Posted on September 21, 2011 by samh

We Are Celtic Supporters, by Richard Purden, with a foreword by Rod Stewart (2011)

This book, published in September 2011, examines what created the culture, ideas and beliefs around Celtic football club. Author Richard Purden travels the world to find fans far and wide, from the ordinary to the celebrity. And there are indeed a wealth of the latter – as well as rocker Rod Stewart, who writes the foreword, there are exclusive interviews with famous fans such as Billy Connolly, Jim Kerr and Noel Gallagher. Read more…

Kissing the Badge: How Much Do You Know About 20 Years of the Premier League? 0

Posted on September 12, 2011 by samh

Kissing the Badge: How Much Do You Know About 20 Years of the Premier League? by Phil Ascough (2011)

This is a quiz book that offers just that little bit more than mere trivia. It’s perfect for long car or train journeys on away days (especially, of course, if you follow a Premier League team), but it’s also one of those books that’s interesting to dip in and out of whether you feel like testing your fellow footy mates or just yourself. Read more…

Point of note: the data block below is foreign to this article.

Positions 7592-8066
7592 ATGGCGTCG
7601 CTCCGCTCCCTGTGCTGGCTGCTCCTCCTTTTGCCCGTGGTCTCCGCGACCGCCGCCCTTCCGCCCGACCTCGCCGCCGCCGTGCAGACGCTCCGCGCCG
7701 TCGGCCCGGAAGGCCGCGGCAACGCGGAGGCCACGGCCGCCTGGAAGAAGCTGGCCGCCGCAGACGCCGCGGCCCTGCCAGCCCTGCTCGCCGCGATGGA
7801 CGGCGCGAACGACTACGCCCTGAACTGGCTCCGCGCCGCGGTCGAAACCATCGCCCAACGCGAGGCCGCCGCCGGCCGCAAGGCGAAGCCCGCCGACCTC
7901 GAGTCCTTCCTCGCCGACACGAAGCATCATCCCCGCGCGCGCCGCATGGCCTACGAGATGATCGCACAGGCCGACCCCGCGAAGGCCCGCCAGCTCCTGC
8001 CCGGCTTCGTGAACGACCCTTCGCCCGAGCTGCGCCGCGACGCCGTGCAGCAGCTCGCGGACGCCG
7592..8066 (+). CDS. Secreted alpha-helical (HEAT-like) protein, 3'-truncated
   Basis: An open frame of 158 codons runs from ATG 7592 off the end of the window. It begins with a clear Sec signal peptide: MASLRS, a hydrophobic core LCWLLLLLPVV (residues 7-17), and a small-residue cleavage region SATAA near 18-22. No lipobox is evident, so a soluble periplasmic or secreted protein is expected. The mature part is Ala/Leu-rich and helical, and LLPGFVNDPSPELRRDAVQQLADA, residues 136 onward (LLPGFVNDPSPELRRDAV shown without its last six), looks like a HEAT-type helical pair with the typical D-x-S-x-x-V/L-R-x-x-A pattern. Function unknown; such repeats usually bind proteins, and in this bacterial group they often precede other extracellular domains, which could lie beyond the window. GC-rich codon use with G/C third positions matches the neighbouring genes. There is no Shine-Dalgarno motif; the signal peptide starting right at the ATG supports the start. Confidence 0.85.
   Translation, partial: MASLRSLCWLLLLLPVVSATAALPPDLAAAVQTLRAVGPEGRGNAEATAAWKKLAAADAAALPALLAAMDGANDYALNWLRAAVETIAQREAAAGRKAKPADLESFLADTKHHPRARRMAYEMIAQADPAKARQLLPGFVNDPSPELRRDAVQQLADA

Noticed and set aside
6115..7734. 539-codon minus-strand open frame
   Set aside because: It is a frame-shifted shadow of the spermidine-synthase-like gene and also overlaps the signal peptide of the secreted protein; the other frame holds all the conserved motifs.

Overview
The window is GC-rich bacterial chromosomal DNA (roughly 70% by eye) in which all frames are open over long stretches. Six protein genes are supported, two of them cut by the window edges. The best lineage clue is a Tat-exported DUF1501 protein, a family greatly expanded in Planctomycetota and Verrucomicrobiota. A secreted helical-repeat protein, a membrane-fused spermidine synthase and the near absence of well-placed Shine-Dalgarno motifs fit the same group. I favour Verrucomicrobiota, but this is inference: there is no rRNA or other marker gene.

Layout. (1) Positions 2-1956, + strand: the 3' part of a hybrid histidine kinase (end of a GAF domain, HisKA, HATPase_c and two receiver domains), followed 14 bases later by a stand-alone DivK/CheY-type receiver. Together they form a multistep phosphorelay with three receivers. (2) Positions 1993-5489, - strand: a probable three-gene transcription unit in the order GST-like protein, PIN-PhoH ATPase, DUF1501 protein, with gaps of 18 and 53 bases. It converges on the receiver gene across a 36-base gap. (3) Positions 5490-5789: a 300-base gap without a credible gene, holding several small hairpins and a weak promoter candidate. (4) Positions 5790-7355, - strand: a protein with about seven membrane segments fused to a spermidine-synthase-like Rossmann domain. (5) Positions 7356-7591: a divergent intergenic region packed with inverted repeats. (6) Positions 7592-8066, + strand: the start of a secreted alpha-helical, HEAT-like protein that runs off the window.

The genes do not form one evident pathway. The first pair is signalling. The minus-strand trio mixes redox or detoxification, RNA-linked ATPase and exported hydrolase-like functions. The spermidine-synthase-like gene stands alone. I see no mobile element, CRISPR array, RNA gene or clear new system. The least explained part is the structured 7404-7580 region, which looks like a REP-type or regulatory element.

When Saturday Comes: The Half Decent Football Book 0

Posted on September 02, 2011 by samh

When Saturday Comes: The Half Decent Football Book (2005)

This comprehensive A-Z covers all aspects of the beautiful game, from ‘abandoned matches’ to ‘Wrexham FC’ via celebrity fans, mascots, pitch invasions and the Bosman ruling.

Every club in the English League and the Scottish League has a separate entry, Fifa, Uefa, the PFA and the Football Supporters’ Association are covered, and the murkier areas of football such as boardroom politics and match-fixing are explored and explained with When Saturday Comes’ inimitable mix of humour and intelligence. It’s all the discerning fan needs to be reminded why football is still (against the odds) the people’s game.